Greenland’s first highway—between Kangerlussuaq and Sisimiut—is being built to monitor the impact of climate change.
Greenland’s Arctic Circle Road has begun to wind its way through the landscape. On the flat terrain in West Greenland, near Kangerlussuaq airport, a new gravel road and a track for ATVs (all-terrain vehicles) are being built. The road will run from the ice sheet to the coastal city of Sisimiut, and will pave the way for the establishment of a number of new climate change measuring stations along the 150-kilometre stretch.
Kangerlussuaq (formerly known in Denmark as Søndre Strømfjord) is an international centre for climate research, on and around the ice sheet. This is due to Kangerlussuaq’s good access to the ice sheet, combined with an airport with a safe approach.
Thomas Ingeman-Nielsen is an Associate Professor at DTU Civil Engineering. He is a co-applicant for the project to establish six new measuring stations along the new road. Thomas Ingeman-Nielsen has been researching permafrost and Greenland’s engineering geology for ten years. He has also served as a supervisor for many students doing the Arctic Civil Engineering study programme. DTU students have taken part in a number of projects examining engineering geology conditions along the stretch of road since 2006, contributing to the data that underlies the road project.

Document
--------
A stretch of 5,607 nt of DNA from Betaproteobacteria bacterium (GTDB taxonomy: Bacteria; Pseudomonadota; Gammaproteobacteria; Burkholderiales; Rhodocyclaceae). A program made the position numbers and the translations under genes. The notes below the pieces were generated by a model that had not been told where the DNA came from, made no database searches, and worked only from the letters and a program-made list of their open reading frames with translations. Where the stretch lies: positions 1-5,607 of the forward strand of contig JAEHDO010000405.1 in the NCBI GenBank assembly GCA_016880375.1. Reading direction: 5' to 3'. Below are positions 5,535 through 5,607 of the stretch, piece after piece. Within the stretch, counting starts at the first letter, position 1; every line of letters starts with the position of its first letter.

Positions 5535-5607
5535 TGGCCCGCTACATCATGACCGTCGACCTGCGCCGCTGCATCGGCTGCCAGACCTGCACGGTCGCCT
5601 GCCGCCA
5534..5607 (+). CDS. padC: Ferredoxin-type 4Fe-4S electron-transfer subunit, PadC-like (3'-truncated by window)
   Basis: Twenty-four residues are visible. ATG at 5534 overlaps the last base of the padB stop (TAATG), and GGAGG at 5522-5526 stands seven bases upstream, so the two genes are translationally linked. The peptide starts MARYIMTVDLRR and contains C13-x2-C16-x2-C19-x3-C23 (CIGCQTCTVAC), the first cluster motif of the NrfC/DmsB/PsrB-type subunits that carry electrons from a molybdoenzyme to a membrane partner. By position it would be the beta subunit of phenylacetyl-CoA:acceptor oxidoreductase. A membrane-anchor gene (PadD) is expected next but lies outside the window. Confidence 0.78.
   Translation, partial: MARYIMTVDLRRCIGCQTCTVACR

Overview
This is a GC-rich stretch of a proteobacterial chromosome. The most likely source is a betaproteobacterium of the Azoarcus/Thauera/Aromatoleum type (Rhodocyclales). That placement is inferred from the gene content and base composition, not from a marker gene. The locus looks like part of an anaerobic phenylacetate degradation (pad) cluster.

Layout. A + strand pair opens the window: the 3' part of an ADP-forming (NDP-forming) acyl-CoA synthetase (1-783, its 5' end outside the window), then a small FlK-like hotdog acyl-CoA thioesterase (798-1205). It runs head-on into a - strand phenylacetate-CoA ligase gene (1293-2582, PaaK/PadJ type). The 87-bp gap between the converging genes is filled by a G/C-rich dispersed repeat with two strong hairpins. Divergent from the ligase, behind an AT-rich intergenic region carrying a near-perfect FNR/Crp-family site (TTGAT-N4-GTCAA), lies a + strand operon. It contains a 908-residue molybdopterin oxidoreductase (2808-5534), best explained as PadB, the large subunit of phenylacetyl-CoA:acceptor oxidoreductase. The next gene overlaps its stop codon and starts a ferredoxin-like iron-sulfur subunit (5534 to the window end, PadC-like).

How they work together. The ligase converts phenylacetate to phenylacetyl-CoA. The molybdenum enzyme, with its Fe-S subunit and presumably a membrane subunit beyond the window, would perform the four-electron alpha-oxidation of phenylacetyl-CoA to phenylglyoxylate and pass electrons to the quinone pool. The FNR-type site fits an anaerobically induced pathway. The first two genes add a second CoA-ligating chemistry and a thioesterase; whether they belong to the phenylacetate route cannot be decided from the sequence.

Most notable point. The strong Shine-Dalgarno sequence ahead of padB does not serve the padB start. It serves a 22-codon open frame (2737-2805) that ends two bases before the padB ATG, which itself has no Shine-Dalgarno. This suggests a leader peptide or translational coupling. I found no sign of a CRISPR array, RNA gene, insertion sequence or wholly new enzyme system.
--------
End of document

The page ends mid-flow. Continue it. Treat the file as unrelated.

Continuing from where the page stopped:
“The area between Sisimiut and Kangerlussuaq is the broadest ice-free land area in West Greenland. We are clearly seeing the consequences of climate change here, for example through the disappearance of the permafrost. This provides unique opportunities to monitor the process, and develop calculation models that can be used to forecast the trend and advise construction work in the Arctic or other areas,” says Thomas Ingeman-Nielsen.
New measuring stations
DTU is therefore taking part in the Greenland Integrated Observing System (GIOS) collaboration project, to drill six new holes to a depth of 20 meters along the new stretch of road. Measuring equipment will be installed in the holes to collect data on how the underground is changing, and on the local and regional effects of climate change. The measurements can also be used to validate climate models and calculate the release of greenhouse gases from the underground in areas where the permafrost is disappearing.
The new permafrost monitoring will expand DTU’s existing network of measuring stations and form part of the coordinated monitoring efforts with other monitoring networks in Greenland. A permafrost station under Arctic DTU, located on DTU’s campus in Sisimiut, will also be included in the monitoring and will be upgraded to transmit data in real time.